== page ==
Illinois exorcised the Big Ten demons with a 38-17 road victory at the State University of New Jersey on Saturday. A solid performance across the board calls for a largely positive report card, though this review committee still sees room for improvement in several areas.
A.J. Bush: B
The grading pencil may have written in and erased both a plus and a minus next to this mark before settling on the solid B for the generally above average performance. While 89 yards passing, with 4.9 yards per attempt, don’t typically draw much praise at the quarterback position, Bush added 116 yards on the ground and three total touchdowns to balance out his score sheet.
Many of his biggest runs came on third down, including his electric 41-yard scamper in the first half that put the Illini up two scores.
Bush will need to calibrate his pocket clock moving forward, and practice with some hot potatoes this week, as he held the ball too long on multiple occasions. But his third and long, back-shoulder strike to Ricky Smalling sealed the victory for the Orange and Blue (not to mention that he had a long, accurate touchdown pass dropped on him late in the first half that would have effectively buried the Scarlet Knights before the break).
Bush may be more of a game-manager than game-changer, and the early lead solidified this status Saturday. However, his size, toughness, athleticism and patience as a runner make him a perfect game closer against bruised, tired defenses.
Rushing Game: A+
Another week, another impressive effort for the Illini backfield behind an equally impressive effort by the offensive line. No need to overuse the lightning and thunder backfield duo cliche with Mike Epstein and Reggie Corbin, as both continue to show individual flash and boom. A clean, combined 200 yards on an even 20 carries with a touchdown a piece will keep the Illini combo near the top of the Big Ten in yards per carry.
No big plays in the passing game, you say? No need against Rutgers, as the run game hit for big plays of 73 (Corbin), 41 (Epstein), and 41 (Bush). If #LovieBall is the subject, Rod Smith is at the top of his class, creating dynamic scoring plays sans the turnover risks of throwing the football downfield. Certainly, M.J. Rivers has looked to have the stronger, more accurate arm this year, but the coaching staff knows that this offense makes its money on the ground, leaving little doubt that A.J. Bush was the right call under center following the bye week.
Another good—not great—mark here for a unit that was largely successful executing the Lovie game plan of waiting back, rallying to the ball, and forcing turnovers. The pressure on Art Sitkowski was inconsistent and the group tackling sharpness briefly departed the Illini during the long, end of first half Rutgers touchdown drive. But Illinois contained the Scarlet Knights’ run game, forcing Sitkowski into several long yardage throws on third and fourth down.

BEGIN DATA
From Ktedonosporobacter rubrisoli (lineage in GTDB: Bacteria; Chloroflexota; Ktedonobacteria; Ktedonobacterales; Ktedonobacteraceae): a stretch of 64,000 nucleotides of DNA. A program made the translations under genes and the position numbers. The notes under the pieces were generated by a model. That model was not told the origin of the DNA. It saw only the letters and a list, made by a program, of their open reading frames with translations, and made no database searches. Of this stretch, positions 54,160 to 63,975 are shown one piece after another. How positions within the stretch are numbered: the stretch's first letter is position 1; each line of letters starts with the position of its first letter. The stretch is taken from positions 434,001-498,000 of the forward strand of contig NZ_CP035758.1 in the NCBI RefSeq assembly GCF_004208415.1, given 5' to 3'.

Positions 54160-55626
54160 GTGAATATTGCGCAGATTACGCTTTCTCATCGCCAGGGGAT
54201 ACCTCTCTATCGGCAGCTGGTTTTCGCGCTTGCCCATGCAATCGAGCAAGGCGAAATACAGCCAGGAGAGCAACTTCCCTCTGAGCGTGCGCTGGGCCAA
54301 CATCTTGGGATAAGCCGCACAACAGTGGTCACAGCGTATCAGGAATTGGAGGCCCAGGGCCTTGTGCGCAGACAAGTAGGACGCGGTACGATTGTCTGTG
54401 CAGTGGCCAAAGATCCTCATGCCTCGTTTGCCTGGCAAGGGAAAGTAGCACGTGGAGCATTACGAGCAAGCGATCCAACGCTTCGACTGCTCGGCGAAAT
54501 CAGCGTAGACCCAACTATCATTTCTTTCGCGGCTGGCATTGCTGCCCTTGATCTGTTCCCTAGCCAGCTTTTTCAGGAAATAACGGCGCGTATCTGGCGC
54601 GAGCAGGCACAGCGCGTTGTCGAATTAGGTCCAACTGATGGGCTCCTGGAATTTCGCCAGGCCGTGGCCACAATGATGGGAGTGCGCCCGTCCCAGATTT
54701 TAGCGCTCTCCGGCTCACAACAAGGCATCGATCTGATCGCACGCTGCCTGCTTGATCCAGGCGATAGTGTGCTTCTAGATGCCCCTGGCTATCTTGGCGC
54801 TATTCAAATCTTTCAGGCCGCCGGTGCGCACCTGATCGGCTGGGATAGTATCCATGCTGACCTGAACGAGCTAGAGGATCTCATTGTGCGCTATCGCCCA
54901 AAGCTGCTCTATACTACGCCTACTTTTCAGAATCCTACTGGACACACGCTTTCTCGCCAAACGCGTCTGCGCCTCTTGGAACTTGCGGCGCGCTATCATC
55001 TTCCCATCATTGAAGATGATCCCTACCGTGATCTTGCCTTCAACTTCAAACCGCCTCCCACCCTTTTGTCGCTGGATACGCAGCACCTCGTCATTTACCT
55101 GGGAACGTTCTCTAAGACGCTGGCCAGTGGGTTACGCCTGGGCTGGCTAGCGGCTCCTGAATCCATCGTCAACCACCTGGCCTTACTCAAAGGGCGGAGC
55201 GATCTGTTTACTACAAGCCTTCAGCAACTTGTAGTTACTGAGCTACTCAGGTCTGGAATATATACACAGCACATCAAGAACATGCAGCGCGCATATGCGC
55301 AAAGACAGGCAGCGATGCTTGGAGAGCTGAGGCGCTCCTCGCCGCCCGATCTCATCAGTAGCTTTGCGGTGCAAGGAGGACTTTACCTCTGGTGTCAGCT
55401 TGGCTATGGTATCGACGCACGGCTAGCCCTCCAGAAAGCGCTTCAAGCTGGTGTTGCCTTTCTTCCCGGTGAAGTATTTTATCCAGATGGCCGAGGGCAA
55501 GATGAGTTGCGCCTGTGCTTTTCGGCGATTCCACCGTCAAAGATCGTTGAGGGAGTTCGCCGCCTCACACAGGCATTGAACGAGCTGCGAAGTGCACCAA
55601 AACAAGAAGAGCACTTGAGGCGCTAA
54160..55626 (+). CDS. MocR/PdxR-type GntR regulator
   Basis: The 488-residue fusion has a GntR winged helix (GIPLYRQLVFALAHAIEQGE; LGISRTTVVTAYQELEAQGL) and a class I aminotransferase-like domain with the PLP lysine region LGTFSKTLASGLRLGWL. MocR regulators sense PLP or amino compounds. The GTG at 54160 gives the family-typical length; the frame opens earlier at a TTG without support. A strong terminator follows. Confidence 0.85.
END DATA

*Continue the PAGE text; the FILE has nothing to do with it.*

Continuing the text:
The Illini were opportunistic, and took advantage of wayward throws from Rutgers’ true freshman signal caller to the tune of three interceptions.
Individually, Del’Shawn Phillips and Jake Hansen flew around the field, making constant contributions against the run and pass. Owen Carney, Jr. shined up front, providing much needed heat on Sitkowski, right as the Rutgers QB appeared to be getting into a throwing rhythm. Carney finished with a pair of quarterback hurries to go along with a pass deflection and two individual tackles.
The defensive backfield limited big plays, allowing only two completions over 20 yards, one of which being the fluky, deflected 28-yard grab by Bo Melton late in the second half. Moreover, the Illinois defenders averaged more yards per reception (9) on three picks than Rutgers pass-catchers (5.8) on 29 attempts.
Special Teams: C+
When you’re used to excellence, you cannot be surprised to get a slightly disappointing grade when mistakes are made. Chase McLauglin split his field goal attempts, with his miss coming from a deep 48 yards. But Illini nation has come to expect near perfection from the kicker who led the FBS in makes from 40 plus and 50 plus yards entering Saturday’s contest. It also came as a shock to see kickoffs actually returned by an opponent for positive yardage.
Additionally, a missed chance to down a punt and pin Rutgers at their own goal line could have stopped the late first half Scarlet Knights’ scoring drive before it even began. And the Illini caught a break when Carlos Sandy fell on his own muffed punt, which could have shifted momentum back to Rutgers had they recovered. To his credit, though, Sandy has otherwise been mistake free, playing a massive role in the Illini return game as a true freshman.
With Illinois winning both the total yardage and turnover battles against a struggling Scarlet Knights group, the special teams could afford to play hooky in this one. However, with winnable games against more competent opponents upcoming, the Illini’s best unit will need to win special teams on a regular basis moving forward.
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